Friday, January 9, 2009

Disturbing the Peace

Whoa, I just realized that it's been awhile since I posted - probably long enough that 50 Cent could've produced two or three albums in the same amount of time.
I really liked reading Plantinga's Not the Way It's Supposed to Be for Dr. Jacobson's class. (Am I allowed to say that I enjoyed a book on sin?) There were a couple concepts in there that I wanted to bring up for more discussion. So here goes the first...
When Plantinga talks about the characteristics of sin, he devotes a section to talking about sin as actions that disturb "Shalom," that is, activities that disrupt the way God intends for things to work. If all people were to follow God's prescription for society, then the Hebrew concept of shalom would be realized, and people would live together in peace, security and well-being. However, when we defy God’s pattern for life, we disrupt shalom. Harm to others and society is characteristic of sin. Murder, slander, adultery, and stealing are clear examples of how this works, because their destructive effects on others are easily seen. These sins are against other people, because it harms them with its immediate, secondary and tertiary effects, and it is against God because it defies his instructions for life’s patterns. God created things the way they’re supposed to be; sin wrecked and continues to wreck things so that they’re not the way they’re supposed to be.

As we answer the questions of the segments of our culture who are very concerned with healing the world and want to know whether Christianity has anything to offer in this regard, I think this is an important concept to point out. Sinful actions cause suffering, injustice, oppression, emotional and physical pain – we could even argue environmental pollution, if we view short-sighted material gain as the cause. (Debatable, I know.) While we may not see how all commands/prohibitions fit into this paradigm, there is a general pattern that the things the Bible tells us to do usually improve the conditions in our sphere of influence, while the things the Bible tells us not to do tend to make conditions worse.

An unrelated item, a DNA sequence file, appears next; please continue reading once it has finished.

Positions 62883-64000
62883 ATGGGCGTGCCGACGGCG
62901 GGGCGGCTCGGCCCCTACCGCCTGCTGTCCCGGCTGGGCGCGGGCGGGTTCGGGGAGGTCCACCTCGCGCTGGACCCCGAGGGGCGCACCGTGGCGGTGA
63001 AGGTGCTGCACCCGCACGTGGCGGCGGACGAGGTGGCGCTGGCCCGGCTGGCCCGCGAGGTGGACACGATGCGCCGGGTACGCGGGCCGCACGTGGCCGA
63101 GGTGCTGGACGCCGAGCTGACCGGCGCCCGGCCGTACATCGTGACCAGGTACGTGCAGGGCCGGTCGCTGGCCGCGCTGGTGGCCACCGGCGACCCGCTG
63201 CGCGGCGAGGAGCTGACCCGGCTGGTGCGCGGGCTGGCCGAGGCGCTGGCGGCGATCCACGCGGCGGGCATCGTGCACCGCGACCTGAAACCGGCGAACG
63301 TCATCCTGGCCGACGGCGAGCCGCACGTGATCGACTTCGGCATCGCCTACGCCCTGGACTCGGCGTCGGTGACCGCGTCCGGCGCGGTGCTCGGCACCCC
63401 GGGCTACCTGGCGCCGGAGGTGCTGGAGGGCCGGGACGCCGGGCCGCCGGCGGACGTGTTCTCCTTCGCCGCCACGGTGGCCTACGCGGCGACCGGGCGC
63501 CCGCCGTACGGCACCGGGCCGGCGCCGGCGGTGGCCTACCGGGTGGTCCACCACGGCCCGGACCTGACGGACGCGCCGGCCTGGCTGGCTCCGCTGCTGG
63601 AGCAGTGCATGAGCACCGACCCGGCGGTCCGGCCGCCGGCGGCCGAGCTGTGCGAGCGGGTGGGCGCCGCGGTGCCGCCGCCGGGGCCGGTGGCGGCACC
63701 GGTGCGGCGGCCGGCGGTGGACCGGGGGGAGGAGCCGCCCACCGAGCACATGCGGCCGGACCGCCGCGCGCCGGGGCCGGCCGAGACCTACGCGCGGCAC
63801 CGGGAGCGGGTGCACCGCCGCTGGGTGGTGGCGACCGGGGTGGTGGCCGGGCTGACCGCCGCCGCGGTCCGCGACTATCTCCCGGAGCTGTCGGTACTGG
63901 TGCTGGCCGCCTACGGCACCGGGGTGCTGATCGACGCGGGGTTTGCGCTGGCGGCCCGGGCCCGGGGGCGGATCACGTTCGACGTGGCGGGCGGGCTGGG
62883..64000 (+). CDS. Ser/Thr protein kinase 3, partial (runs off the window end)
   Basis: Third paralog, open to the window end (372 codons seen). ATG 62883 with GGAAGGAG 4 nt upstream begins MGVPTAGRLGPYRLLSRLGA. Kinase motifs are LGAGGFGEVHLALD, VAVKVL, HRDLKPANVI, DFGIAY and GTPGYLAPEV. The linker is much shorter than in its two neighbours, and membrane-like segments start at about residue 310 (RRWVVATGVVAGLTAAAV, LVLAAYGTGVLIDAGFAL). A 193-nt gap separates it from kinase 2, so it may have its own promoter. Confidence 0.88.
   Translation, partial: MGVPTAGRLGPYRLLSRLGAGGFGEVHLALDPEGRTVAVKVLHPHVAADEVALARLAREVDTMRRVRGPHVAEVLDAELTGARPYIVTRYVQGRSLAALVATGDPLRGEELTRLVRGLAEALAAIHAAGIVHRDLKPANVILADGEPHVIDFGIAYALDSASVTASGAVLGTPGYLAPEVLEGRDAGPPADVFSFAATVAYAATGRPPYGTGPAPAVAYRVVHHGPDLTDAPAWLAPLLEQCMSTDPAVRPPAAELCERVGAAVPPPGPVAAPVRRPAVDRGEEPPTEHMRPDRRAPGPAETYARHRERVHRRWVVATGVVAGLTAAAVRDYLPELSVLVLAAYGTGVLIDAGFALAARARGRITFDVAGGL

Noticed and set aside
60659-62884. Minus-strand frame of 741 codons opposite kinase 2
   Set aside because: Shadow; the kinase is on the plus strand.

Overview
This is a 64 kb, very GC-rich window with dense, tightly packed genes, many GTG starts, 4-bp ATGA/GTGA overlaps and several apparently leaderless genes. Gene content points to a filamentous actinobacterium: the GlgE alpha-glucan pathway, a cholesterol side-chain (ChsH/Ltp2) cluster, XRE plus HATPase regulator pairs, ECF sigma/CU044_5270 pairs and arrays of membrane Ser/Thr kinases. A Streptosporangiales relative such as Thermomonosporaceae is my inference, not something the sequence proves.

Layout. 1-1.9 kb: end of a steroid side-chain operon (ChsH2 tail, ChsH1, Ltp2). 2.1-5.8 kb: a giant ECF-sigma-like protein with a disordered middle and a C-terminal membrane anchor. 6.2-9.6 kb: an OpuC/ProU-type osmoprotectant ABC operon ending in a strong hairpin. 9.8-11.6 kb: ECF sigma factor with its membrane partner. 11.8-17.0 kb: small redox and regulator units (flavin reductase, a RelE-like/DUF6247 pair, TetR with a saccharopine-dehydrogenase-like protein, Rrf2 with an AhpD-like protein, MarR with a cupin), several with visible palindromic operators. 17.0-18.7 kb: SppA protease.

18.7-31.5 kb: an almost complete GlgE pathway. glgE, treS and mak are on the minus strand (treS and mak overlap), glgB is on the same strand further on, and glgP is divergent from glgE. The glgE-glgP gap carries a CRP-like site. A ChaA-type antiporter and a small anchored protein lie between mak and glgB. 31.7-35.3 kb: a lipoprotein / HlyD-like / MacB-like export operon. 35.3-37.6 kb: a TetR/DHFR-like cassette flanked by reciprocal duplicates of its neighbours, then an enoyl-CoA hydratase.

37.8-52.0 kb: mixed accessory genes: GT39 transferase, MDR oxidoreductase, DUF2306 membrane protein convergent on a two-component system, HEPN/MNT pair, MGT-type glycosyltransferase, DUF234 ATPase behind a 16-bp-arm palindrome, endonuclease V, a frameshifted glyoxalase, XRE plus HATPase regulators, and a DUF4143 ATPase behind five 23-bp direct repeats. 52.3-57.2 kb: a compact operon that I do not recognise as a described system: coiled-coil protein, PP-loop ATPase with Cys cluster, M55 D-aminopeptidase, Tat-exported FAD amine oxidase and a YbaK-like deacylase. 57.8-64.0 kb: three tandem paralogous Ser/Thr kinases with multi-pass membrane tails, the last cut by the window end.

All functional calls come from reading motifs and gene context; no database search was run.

This generalizing causes me to think that this principle could be a good guide in matters of conscience. If something is not expressly spoken of in Scripture and I have to make a decision whether or not to do it, it is wise to ask the question “How will this affect shalom in my world? Will it add to or disturb the peace and well-being of those around me?”

With this concept in mind, we can see clearly that speaking truthfully about sin and exhorting people to stop sinning is an important and effective way of changing the world for the better. Although evangelicals take much criticism for their intolerance and close mindedness because of the sins they condemn, the reality is that pointing out the destructive power of sin is the first and most critical step towards building a better world. Sin disrupts shalom. Winking at sin means winking at the source of society’s problems.

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